Friday morning, Deane and I ate some PB&J for energy, hit the water at and paddled, against current, back to Vashon to collect the rest of our group, who were racing with that particular early-morning drunken-looking shuffle around the muddy shore, mostly packed up. We dropped off some trash and stuffed more food into our empty boats, trying to be careful not to fill them so far that we wouldn’t be able to get everything in for our homeward paddle Sunday (these boats had, after all, already been stuffed full).
Early morning—like, just after sunrise early—is a magical time to be on the water. The winds haven’t started up for the day yet, and the sea is glassy, clear, and the air is cool.
Back at camp, Erik prepared a giant brunch of eggs, potatoes and veggie sausages while the newcomers put up tents, and then we settled all the more securely into summer camping mode. Our sites were on a grassy shore just up from the sand, pebble and driftwood beach, at the foot of a short sandstone cliff and in the shade of several madronas and a couple of firs. We faced west over to the Olympic Mountains (as several sunset pictures from each night attest), about a quarter mile from the bathroom, a little closer to the drinking water (which went from being brown to clear to brown again in an irregular pattern, but which always tasted of iodine). Being right on shore is convenient if you’re a guy, and there were a few we never saw make the bathroom trek the entire weekend (although, for their sake, I hope they had to at least once . . .).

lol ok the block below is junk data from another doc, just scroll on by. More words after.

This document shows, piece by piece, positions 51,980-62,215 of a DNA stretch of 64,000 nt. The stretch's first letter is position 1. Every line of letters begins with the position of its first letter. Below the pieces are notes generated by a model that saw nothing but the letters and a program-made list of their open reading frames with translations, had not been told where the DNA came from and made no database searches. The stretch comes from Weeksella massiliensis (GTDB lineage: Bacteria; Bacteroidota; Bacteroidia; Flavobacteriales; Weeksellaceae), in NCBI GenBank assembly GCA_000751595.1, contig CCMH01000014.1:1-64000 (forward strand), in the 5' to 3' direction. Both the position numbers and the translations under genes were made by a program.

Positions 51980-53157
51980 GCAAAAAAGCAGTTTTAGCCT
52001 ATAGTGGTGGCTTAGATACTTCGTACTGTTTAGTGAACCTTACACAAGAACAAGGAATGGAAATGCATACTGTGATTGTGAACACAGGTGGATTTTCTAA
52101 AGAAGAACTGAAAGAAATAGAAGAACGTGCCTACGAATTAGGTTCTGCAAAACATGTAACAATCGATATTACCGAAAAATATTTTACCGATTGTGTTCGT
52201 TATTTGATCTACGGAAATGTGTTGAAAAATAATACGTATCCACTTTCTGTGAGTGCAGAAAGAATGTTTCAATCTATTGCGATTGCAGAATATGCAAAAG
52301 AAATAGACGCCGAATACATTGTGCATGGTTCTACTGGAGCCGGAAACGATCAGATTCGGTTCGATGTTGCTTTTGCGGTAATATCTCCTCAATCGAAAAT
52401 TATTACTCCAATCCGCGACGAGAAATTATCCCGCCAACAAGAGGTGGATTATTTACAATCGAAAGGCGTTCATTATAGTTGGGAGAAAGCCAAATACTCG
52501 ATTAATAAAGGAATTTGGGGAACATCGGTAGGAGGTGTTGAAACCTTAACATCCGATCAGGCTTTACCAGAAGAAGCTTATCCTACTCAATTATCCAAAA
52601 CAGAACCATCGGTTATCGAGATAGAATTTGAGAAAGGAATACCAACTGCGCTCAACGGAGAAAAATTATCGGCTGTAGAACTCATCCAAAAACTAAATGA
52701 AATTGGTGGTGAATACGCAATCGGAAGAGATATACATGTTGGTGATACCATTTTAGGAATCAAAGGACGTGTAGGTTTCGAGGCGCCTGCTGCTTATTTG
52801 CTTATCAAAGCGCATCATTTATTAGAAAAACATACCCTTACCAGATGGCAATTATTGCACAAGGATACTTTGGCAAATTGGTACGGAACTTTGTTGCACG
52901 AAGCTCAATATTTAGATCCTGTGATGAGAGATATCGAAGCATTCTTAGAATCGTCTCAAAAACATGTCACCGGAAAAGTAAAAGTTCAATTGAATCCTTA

Along on the trip were three little blond teenage girls related to Deane’s wife Erika: her sister and their two first cousins. The three girls look like sisters, and played fetch with each other, and slept for hours on a heap with each other, until I started calling them the Puppies. The three happily shared a tent and an air mattress and only two sleeping bags (“Lauren likes to sleep in the middle,” Jessica told me, “because no one can steal your covers.”)
Deane and Mia and I walked to
Late Friday afternoon, a pirate ship pulled into the harbor and tied up on the linear moorage just offshore. We knew the beautiful old black-hulled wood sailboat was a pirate ship because of the Jolly Rogers—not one, but two—flying in the late afternoon breeze. As the evening progressed, we became more and more convinced that pirates are, in fact, frat boys. Certainly, they have no sense of decency or common courtesy. The noise drifting in to shore became louder as the air grew darker, and our conversation around the small briquette fire became punctuated with distant shouts of “NAKED!!!!” and “BEER BONG! BEEEEER BONNNG!!!!!” To our disbelief, at one point when we were checking them out with our binoculars, someone saw a child on board. Indeed, it wasn’t just frat boys—it was a whole family, and some extra young people, and I mean extra-young, like 8 years old.
Quiet hour came and went amidst screeches and loud music, and people from shore started going out in their dinghies, asking the pirates to please be quiet. Erik, who’d brought his slingshot, starting launching ammo out into the dark. We left a message on the ranger’s phone, and called a friend with Coast Guard ties. Finally I remembered that I had earplugs, and I fell exhausted into bed. The Puppies could sleep through anything.